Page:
anyway - hope that helps...!!!

------
G
Sydney, Australia

Sew4Fun
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Sew4Fun
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AUSTRALIA
Member since 6/23/04
Posts: 4874
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In reply to Quilting4Fun


Date: 6/20/09 9:07 PM

Quote:
I am looking to upgrade my serger to a Janome 1200D but I would like to hear any comments about this serger.

My advice would be to sew on this machine before you buy it. I liked the idea of this machine until I saw it in person and then sewed on it. I sewed for all of two minutes before walking out of the store without looking back.

This machine sews slowly for an overlocker at 1300spm, yet when I sewed flat out the machine walked across the bench and would have landed in my lap if I hadn't stopped. It vibrates terribly. That alone was enough to convince me against this machine but also the cheap plastic body, poor stitch quality, it's noisy and how cumbersome it is to set up with all it's bits and pieces.

As I said sew on it before making any decisions, which of course goes for any machine. My two cents.

------
Belinda. Melbourne, Australia
http://sew-4-fun.blogspot.com/

Betakin
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Betakin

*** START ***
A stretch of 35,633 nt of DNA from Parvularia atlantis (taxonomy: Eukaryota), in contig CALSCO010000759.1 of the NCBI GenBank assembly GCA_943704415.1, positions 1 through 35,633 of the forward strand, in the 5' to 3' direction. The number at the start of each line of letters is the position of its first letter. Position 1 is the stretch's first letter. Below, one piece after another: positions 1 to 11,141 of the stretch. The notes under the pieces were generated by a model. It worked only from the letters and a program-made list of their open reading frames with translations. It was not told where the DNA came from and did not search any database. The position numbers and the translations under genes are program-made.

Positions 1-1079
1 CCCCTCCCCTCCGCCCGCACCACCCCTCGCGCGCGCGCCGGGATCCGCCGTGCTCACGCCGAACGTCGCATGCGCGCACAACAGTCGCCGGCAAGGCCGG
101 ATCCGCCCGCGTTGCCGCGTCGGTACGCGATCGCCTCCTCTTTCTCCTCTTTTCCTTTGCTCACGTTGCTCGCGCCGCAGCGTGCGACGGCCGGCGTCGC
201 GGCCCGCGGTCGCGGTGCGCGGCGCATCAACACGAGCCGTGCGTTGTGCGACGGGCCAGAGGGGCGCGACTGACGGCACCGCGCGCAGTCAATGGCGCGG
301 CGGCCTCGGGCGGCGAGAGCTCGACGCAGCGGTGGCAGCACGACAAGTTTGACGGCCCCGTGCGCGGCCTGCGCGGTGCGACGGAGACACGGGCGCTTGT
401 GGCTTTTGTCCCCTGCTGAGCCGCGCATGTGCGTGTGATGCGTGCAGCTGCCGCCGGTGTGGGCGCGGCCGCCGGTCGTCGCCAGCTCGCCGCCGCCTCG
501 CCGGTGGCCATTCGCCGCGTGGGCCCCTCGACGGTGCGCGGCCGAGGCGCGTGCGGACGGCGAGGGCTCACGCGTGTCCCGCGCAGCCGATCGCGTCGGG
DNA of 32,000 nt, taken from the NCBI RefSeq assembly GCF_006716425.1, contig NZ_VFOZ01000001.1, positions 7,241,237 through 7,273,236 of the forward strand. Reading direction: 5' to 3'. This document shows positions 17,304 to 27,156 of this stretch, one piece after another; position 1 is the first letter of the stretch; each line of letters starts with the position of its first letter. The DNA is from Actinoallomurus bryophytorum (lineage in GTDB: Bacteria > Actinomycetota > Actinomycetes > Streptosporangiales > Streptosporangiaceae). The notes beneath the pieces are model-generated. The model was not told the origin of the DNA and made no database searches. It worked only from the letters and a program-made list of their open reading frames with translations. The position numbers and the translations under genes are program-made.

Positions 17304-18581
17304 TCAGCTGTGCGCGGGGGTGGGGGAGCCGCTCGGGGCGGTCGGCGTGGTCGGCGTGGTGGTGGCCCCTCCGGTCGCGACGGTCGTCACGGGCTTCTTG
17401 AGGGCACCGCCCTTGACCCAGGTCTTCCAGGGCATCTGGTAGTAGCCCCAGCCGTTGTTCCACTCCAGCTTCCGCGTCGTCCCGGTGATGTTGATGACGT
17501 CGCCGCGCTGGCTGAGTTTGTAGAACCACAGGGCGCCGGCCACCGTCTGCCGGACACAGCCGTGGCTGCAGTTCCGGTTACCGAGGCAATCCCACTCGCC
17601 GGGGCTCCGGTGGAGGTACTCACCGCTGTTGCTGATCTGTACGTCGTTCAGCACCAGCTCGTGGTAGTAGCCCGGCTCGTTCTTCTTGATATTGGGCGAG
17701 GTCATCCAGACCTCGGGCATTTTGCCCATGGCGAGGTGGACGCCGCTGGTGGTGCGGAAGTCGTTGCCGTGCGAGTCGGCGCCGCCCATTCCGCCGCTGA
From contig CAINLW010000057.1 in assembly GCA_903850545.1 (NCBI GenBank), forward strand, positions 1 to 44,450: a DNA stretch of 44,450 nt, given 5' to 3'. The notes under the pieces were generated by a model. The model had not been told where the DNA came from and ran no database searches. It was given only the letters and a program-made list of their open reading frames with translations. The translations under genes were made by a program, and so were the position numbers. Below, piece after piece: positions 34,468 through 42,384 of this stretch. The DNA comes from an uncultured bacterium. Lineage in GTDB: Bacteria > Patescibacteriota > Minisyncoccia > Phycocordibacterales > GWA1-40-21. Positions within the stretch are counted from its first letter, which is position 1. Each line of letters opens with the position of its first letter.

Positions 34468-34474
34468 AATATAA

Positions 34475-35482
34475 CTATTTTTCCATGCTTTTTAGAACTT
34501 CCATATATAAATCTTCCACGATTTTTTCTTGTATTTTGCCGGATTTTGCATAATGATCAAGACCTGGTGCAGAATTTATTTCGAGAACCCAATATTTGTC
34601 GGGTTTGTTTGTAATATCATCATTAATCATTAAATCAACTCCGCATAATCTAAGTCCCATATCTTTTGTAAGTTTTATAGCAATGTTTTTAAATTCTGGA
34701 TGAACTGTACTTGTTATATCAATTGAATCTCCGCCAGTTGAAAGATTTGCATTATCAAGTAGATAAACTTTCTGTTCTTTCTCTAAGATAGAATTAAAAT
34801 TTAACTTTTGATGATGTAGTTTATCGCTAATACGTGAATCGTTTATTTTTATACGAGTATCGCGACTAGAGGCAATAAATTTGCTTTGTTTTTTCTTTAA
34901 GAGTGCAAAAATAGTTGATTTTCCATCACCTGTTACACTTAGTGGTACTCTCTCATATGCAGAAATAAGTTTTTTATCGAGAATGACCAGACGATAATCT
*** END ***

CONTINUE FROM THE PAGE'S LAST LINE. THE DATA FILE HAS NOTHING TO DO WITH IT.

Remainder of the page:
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Arizona USA
Member since 4/22/04
Posts: 7282
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In reply to Sew4Fun


Date: 6/20/09 9:39 PM

Oh Wow, this is good to know. I don't have a Janome dealer locally and thought the Janome and Elna sergers were very similar and I guess they are NOT.
I think too that it depends on the model. I have been saying how sturdy the Elna coverlock models are because I have an Elna 744 and it is heavy, very quiet, and very sturdy..does not budge or vibrate. I did sew on an Elna serger that was not a coverlock once and it did the shimmy as I did a little test on it and I immediately walked away..and thought I would never own an Elna. I also owned a Janome (New Home) serger at one time that was an on line purchase and that thing required so much oil, was noisy but did a fair enough job for the price that it was.
I do always say as you.. to sew on a machine before purchase. Models vary even in the same brand and good to know of others experience with certain models and brands because their two cents worth of opinion is worth several hundred dollars for some.

stashblaster
stashblaster
Intermediate
Member since 9/23/07
Posts: 199
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In reply to Kit M


Date: 6/21/09 8:48 AM

Kit,
Were you given the instruction manual? If not, I would see about finding a manual. Besides your oiling issues, it would help you with all the other functions of the machine. I have the 1002. There are several spots to put a dot of oil. I wouldn't be able to accurately describe them to you.
If you can't find anything, let me know and I will mail you the info.

------
Ellen
http://sewlostforyou.blogspot.com